Indian Cast Brass Secterian Body Stamp, 18th-19th Century, Script Related To Deity, Vishnu or Shiva, Bengal, India, 18.5 Grams
Navadwip, Nadia District, West Bengal:
This is an antique (18th or 19th century) cast brass sectarian body stamps (chhapp). In use by Vishnu Devotees (gokul sampradaya) and others, they are dipped into a past prepared of sandalwood, then pressed on the skin. (Some is still present on this stamp.) This square sectarian body stamp has scripts related to a deity, usually Vishnu or Shiva.Â This is made by the lost wax process, which starts with the fabrication of an openwork wax wire model, from which the stamp was then cast in brass. At the back, opposite the face, a supporting, bracing structure was formed that terminated in a handle, pierced by a hole. This makes it possible to link together with a ring set of different stamps, the symbols on them chosen according to the sect preference.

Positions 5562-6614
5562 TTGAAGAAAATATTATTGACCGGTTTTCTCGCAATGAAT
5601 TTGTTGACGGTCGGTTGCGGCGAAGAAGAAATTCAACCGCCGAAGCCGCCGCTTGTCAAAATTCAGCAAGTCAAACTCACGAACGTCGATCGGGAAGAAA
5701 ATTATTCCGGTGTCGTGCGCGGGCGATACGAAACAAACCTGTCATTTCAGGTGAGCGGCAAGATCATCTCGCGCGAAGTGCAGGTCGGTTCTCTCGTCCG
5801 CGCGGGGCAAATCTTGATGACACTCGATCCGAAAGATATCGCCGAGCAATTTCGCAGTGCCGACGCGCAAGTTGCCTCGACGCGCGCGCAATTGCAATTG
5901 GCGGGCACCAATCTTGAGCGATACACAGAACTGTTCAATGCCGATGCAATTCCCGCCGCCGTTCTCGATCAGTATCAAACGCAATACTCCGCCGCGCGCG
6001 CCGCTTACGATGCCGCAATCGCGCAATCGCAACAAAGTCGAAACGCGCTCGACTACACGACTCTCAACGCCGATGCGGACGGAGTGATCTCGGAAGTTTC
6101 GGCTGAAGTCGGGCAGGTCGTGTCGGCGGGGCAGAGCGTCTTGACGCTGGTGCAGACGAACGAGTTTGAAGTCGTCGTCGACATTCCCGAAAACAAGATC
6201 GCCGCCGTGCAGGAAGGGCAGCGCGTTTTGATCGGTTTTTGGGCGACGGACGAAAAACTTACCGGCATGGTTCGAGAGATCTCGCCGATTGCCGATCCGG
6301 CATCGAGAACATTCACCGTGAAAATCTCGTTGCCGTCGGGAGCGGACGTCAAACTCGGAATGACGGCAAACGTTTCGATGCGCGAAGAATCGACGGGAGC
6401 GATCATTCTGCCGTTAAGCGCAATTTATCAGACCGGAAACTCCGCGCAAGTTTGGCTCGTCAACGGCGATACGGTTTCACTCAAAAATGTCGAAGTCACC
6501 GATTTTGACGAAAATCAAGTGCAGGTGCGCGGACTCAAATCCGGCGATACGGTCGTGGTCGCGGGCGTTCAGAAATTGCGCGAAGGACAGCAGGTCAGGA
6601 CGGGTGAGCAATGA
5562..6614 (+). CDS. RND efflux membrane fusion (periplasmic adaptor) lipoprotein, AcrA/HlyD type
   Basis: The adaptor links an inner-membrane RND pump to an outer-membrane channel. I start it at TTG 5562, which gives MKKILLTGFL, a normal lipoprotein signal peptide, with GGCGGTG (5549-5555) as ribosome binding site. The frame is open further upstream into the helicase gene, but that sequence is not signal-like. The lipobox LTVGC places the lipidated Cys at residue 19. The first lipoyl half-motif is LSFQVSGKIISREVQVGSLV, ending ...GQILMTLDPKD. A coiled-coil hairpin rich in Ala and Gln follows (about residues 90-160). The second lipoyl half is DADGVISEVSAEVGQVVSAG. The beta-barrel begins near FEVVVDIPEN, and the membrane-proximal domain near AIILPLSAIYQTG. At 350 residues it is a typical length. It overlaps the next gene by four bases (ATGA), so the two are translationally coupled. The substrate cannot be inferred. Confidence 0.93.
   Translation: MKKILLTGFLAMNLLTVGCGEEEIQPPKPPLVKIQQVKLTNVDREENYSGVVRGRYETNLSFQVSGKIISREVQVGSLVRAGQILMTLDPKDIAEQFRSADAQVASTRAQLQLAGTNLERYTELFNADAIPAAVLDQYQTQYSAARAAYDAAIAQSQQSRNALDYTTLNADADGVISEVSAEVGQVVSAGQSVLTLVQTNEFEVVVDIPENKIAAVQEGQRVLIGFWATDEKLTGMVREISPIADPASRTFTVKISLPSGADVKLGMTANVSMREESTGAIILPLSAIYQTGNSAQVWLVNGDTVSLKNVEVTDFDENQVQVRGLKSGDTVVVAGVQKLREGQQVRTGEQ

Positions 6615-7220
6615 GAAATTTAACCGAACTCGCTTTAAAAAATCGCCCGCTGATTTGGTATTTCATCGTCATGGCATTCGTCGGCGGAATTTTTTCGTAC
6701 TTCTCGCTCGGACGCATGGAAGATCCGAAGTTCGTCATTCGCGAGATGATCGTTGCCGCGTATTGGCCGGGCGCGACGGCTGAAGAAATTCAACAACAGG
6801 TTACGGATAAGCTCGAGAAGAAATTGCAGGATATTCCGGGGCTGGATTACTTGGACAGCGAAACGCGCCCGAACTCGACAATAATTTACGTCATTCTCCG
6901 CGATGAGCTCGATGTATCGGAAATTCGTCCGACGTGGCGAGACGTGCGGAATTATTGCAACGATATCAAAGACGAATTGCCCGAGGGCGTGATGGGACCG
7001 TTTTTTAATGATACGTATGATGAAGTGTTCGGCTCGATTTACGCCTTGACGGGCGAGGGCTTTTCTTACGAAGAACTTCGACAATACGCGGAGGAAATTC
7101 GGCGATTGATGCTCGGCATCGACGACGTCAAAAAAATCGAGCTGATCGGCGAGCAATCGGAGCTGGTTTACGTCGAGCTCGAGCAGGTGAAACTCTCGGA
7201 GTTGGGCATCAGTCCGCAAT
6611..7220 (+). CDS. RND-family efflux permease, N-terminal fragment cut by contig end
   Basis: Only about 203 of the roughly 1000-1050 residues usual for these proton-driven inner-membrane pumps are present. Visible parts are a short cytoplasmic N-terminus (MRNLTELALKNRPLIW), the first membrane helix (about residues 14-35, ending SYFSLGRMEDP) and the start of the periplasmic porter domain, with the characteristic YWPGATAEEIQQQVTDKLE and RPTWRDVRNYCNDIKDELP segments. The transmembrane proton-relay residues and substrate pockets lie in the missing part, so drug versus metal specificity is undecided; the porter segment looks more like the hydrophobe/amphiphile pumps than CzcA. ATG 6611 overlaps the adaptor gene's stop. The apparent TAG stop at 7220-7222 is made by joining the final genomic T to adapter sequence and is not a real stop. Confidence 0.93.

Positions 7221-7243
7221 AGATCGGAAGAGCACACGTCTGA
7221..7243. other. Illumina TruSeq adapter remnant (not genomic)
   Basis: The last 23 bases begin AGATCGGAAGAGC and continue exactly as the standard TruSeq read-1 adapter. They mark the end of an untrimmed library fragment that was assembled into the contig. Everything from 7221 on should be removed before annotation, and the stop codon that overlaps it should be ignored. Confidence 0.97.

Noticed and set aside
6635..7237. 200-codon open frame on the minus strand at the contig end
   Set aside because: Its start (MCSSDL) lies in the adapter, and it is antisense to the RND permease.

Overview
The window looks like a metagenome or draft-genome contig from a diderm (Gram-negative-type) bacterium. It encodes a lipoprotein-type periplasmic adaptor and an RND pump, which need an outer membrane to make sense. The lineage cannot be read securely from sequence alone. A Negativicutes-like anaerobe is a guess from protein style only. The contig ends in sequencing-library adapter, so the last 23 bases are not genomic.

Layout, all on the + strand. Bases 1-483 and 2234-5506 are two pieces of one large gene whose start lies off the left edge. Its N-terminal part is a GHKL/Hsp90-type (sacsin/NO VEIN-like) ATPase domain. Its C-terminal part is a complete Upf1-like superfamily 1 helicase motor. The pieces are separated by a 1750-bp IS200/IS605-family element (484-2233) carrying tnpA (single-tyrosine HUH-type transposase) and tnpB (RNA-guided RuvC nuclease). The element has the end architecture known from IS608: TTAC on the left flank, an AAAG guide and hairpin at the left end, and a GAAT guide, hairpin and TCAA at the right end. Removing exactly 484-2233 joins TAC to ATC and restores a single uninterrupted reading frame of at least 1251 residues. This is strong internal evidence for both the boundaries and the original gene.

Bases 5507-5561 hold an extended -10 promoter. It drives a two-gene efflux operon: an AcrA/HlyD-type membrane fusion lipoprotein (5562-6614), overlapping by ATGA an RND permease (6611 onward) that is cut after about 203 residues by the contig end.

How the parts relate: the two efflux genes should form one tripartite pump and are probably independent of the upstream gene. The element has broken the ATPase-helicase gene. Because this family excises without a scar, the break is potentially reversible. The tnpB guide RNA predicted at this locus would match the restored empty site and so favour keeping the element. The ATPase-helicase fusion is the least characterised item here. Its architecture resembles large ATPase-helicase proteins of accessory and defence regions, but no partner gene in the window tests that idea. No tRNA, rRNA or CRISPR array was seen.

It is customary for many Vaishnavite, Shaivite and other sect adherents to mark the body with such stamps. The marks on the body provide a visual display of the adherents devotion and also to transfer the beneficence of the deity to the wearer.
According to Oppi Untracht - Traditional Jewelery of India - (1997:25) the stamps are applied after the devotee has undergone a purifying bath. A paste of white sandalwood and water is then prepared in the case of Vaishnavites or in the case of Shaivites a paste of red sanders wood. The paste is then applied using the stamp to proscribed parts of the body such as the forehead, cheeks, shoulders, forearms and stomach.
Length: 2.7 cm (1")
Width: 2.3 cm (7/8")
Total Weight: 18.5 grams (0.655 oz.)